Your thoughtful editorial carried the wrong headline. This is not a case testing freedom of religion but rather freedom of parental choice, whether religious or otherwise.
The decision lays down a broad and, I believe, dangerous tenet that a loving parent can be tried as a felon not because he opts for religious treatment, but because he makes the wrong decision. In other words, if the child in this case had been cured through religious healing there would be no case.
Justice Stanley Mosk wrote: "Parents have no right to free exercise of religion at the price of a child's life." The corollary to that has to be: "Parents have no right to free exercise of medical remedies at the price of a child's life."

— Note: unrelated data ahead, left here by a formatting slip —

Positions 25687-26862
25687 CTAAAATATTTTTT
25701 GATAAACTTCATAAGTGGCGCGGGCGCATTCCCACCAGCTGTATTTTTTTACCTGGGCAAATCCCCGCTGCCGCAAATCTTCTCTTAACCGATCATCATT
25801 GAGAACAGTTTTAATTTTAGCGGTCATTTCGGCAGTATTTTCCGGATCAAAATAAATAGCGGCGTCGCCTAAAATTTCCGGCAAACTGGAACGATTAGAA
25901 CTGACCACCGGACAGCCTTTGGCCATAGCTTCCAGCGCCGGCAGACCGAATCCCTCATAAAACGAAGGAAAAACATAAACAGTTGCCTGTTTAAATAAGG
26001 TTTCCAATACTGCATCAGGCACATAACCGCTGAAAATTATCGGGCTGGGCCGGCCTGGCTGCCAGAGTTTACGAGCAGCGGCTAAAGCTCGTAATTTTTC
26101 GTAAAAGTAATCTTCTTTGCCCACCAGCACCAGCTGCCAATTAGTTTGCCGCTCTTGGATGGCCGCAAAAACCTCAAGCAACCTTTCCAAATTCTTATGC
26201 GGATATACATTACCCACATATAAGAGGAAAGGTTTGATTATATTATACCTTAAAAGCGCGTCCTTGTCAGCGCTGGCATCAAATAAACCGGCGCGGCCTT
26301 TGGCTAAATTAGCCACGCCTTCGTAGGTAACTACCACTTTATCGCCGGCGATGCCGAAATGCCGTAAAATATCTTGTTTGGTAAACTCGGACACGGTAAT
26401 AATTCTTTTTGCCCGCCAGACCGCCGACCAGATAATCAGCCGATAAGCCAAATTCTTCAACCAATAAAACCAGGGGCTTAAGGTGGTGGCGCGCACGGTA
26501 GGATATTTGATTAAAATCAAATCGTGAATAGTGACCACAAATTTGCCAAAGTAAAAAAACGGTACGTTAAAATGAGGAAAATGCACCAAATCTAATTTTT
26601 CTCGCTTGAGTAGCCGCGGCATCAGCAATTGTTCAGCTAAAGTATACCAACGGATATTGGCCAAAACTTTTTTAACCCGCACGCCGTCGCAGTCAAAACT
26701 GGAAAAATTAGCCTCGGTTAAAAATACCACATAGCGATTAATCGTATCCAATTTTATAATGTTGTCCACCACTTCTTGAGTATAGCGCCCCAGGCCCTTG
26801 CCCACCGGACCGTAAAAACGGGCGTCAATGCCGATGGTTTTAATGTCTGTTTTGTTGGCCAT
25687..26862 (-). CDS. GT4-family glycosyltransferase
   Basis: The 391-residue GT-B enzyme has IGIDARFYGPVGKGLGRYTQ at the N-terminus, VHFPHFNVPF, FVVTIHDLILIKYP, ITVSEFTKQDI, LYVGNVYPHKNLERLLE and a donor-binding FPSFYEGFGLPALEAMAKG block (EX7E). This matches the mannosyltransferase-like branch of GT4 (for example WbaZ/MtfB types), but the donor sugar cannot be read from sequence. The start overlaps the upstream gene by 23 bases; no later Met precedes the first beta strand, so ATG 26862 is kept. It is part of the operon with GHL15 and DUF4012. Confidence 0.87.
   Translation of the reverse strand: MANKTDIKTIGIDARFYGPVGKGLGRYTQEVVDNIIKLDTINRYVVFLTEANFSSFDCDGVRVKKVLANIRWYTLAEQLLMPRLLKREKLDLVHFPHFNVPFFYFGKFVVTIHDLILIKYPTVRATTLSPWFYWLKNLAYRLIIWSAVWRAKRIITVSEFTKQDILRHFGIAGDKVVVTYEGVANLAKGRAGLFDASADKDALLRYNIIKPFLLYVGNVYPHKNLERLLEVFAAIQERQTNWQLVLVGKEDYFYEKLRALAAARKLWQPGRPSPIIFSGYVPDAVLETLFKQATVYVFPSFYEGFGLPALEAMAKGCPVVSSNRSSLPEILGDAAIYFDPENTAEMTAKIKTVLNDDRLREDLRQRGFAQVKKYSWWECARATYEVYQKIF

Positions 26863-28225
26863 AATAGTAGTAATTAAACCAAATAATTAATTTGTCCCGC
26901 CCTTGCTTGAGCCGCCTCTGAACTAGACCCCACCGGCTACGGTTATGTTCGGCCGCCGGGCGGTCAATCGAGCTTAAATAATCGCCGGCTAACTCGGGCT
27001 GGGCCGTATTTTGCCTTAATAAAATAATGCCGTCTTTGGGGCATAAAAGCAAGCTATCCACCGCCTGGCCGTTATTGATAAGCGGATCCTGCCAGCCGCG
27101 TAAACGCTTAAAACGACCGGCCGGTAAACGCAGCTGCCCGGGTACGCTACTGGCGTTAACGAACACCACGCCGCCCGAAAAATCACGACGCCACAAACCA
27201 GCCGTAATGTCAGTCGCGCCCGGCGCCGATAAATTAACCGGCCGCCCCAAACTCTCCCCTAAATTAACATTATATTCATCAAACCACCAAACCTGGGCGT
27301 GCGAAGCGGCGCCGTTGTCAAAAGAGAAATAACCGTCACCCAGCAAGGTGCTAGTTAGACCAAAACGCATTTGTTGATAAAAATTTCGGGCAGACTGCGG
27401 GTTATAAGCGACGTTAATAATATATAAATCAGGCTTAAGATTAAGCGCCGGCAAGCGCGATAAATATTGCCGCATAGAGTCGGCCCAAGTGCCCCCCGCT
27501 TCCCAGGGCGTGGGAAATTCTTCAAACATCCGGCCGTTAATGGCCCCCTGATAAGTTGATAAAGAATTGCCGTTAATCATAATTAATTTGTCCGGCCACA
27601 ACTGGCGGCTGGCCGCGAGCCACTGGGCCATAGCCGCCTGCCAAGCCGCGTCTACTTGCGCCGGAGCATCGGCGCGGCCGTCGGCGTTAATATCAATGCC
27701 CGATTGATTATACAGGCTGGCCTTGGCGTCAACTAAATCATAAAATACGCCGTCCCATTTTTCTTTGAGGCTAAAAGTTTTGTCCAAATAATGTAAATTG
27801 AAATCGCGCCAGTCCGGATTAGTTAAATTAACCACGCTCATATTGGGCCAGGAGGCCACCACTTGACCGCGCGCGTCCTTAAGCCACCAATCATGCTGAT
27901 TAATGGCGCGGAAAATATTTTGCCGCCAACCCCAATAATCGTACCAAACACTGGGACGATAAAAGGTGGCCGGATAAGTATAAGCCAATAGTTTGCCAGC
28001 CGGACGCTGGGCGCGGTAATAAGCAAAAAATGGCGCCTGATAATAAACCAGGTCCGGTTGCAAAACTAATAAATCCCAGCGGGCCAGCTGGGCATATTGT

Carried to its illogical conclusion, any time a caring parent turns to medical remedies for an ailing child and they fail, the parent can be arrested for making an incorrect choice.
PHILIP H. WILLON
Palos Verdes Peninsula